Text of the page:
The University's response to the federal warning that American universities may be the targets of terrorist attacks reflects administrators' views that opening a public dialogue on such a threat would be premature and divulge ongoing preparations to react to a potential attack.
Responding to the FBI's warning last Tuesday that American universities may be among possible "soft targets" for terrorist cells, the University placed a link to a briefing on its Web site, reiterating its commitment to a strong Emergency Management Plan (EMP).
Just north of the city, Northwestern University responded to the announcement of Code Orange by purchasing back-up electric generators and communications equipment, according to an e-mail sent by its president to all students and faculty.
Though some at Chicago have been disappointed with the administration's general lack of communication, the University felt that it would be over-emphasizing the current level of threat by sending out a blanket e-mail, said Steve Klass, University dean of students.
"It's a delicate matter of balance," Klass said. "People are bombarded with this stuff in the media. Their awareness of this is as high as it's going to get. A mass e-mail may not have had much of an impact."
Emphasizing that the University is taking the threat of a terrorist attack as seriously as possible, Klass interpreted FBI director Robert Mueller's comment that terrorists may be planning "multiple small-scale attacks against soft targets" to be directed toward universities with particular targets, such as large sports arenas or weapons-related research facilities.
In the event that the University faces an act of terrorism, it would enact its EMP to limit damage. The EMP, reviewed heavily in preparation for the year 2000 and then after the September 11 attacks, sets up the framework for responding to attacks but does not suggest any preparatory measures.
According to Cheryl Gutman, associate dean of students for housing, however, the EMP can respond effectively only to a limited attack on the school.
The housing office has identified alternate spots for individuals to stay if their dorms are affected, Gutman said. The University, however, is not stockpiling supplies like duct tape and plastic sheeting, though ACE hardware in Hyde Park reported a recent surge in sales.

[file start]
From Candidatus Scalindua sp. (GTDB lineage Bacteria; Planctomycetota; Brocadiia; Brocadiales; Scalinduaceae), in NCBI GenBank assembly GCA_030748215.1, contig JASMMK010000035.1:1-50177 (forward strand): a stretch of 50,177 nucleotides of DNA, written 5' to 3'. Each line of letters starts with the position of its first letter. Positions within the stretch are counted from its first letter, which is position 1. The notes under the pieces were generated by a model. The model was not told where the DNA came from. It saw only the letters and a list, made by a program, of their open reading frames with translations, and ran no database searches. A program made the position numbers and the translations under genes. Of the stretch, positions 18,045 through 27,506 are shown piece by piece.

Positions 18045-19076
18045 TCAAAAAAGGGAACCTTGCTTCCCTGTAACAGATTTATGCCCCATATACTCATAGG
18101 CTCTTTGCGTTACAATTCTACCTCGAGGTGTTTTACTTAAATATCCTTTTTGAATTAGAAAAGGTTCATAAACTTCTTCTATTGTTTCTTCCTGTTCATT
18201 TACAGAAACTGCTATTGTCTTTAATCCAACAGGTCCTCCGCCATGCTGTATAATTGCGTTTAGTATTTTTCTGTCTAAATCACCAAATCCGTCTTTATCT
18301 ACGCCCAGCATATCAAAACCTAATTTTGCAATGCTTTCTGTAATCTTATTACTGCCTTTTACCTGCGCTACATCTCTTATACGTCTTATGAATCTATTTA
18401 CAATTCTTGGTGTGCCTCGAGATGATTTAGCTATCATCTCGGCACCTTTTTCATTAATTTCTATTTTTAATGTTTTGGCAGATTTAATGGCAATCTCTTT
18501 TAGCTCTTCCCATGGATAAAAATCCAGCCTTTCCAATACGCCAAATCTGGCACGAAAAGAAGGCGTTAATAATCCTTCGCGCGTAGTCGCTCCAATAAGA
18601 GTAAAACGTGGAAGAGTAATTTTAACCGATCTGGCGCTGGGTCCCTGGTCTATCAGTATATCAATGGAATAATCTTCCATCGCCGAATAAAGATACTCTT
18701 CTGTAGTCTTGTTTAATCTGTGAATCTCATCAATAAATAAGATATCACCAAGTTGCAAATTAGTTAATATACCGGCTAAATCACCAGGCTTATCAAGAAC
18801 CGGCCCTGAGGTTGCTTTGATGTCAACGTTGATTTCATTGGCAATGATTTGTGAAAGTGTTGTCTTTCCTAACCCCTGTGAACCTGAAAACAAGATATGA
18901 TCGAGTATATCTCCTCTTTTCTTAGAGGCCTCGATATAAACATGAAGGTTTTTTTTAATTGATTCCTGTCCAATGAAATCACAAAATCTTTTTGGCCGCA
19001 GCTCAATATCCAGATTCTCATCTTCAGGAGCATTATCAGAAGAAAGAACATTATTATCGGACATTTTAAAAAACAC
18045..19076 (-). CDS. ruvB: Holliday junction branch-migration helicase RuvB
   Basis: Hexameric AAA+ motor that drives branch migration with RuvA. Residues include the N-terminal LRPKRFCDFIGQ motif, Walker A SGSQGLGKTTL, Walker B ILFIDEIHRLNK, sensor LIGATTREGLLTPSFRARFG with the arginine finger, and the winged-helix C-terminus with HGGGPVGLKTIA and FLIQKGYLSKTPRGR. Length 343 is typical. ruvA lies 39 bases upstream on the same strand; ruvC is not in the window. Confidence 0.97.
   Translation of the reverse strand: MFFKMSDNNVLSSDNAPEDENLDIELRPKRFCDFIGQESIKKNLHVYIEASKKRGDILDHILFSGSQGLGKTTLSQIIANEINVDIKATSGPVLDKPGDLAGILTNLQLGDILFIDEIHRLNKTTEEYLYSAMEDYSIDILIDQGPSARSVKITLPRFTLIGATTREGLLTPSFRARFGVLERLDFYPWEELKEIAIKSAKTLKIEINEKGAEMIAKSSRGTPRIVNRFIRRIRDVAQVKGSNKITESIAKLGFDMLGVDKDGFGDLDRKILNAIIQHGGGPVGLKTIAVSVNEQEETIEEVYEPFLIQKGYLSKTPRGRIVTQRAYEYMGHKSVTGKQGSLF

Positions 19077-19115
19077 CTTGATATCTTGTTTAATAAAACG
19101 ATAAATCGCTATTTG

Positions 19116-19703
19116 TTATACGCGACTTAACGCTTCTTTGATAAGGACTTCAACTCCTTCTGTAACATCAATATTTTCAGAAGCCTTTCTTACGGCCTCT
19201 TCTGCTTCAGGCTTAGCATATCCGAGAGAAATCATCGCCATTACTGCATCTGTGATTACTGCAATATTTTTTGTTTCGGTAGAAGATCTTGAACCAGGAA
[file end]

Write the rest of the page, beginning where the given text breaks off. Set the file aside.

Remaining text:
"It's impossible to plan for all the possible contingencies without having a better idea of the specific conditions," Gutman said. "Right now we're discussing how to communicate with students as to where they'd go. But this whole plan makes sense only if there isn't a larger catastrophe."
Glenn Klinksiek, director of risk management for the University, expressed a message similar to Gutman's, focusing on how the lack of specific threat keeps the University from taking definite action.
To prepare for an emergency, Klinksiek recommends reviewing "Are You Ready?" a Federal Emergency Management Agency (FEMA) booklet. Though the 139-page outline includes suggestions like stockpiling supplies before a biological or chemical strike--the type of attack about which Mueller spoke--Klinksiek said the threat is still too general.
"We are taking this seriously--the University evaluated the information available and decided that at this point that we just don't have enough information to take a specific response," he said. "The Homeland Security warning is intended for every citizen in the U.S.; some of it might be more applicable to certain citizens than others."
The University will continue to reevaluate its position both on communicating with students and taking action, according to Klass, who said students had been vocal to him on the issue, and asked for continued student input as the threat of attack develops.